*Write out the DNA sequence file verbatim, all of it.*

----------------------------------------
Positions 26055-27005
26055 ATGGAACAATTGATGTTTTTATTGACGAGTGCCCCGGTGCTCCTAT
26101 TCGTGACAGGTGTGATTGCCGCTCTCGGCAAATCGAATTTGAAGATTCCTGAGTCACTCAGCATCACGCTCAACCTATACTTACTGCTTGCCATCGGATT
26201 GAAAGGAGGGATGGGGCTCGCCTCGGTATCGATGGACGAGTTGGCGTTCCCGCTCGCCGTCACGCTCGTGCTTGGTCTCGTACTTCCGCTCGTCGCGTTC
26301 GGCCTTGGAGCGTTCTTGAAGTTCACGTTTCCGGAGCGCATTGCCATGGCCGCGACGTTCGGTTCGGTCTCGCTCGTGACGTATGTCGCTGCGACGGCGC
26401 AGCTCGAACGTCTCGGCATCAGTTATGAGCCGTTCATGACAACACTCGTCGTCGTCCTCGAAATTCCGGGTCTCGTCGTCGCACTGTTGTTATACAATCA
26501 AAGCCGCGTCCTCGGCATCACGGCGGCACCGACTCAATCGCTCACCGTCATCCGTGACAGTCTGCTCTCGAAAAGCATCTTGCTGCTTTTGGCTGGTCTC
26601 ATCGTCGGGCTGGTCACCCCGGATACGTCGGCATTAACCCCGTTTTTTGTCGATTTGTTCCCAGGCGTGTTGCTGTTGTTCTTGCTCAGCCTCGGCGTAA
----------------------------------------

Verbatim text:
Positions 26055-27005
26055 ATGGAACAATTGATGTTTTTATTGACGAGTGCCCCGGTGCTCCTAT
26101 TCGTGACAGGTGTGATTGCCGCTCTCGGCAAATCGAATTTGAAGATTCCTGAGTCACTCAGCATCACGCTCAACCTATACTTACTGCTTGCCATCGGATT
26201 GAAAGGAGGGATGGGGCTCGCCTCGGTATCGATGGACGAGTTGGCGTTCCCGCTCGCCGTCACGCTCGTGCTTGGTCTCGTACTTCCGCTCGTCGCGTTC
26301 GGCCTTGGAGCGTTCTTGAAGTTCACGTTTCCGGAGCGCATTGCCATGGCCGCGACGTTCGGTTCGGTCTCGCTCGTGACGTATGTCGCTGCGACGGCGC
26401 AGCTCGAACGTCTCGGCATCAGTTATGAGCCGTTCATGACAACACTCGTCGTCGTCCTCGAAATTCCGGGTCTCGTCGTCGCACTGTTGTTATACAATCA
26501 AAGCCGCGTCCTCGGCATCACGGCGGCACCGACTCAATCGCTCACCGTCATCCGTGACAGTCTGCTCTCGAAAAGCATCTTGCTGCTTTTGGCTGGTCTC
26601 ATCGTCGGGCTGGTCACCCCGGATACGTCGGCATTAACCCCGTTTTTTGTCGATTTGTTCCCAGGCGTGTTGCTGTTGTTCTTGCTCAGCCTCGGCGTAA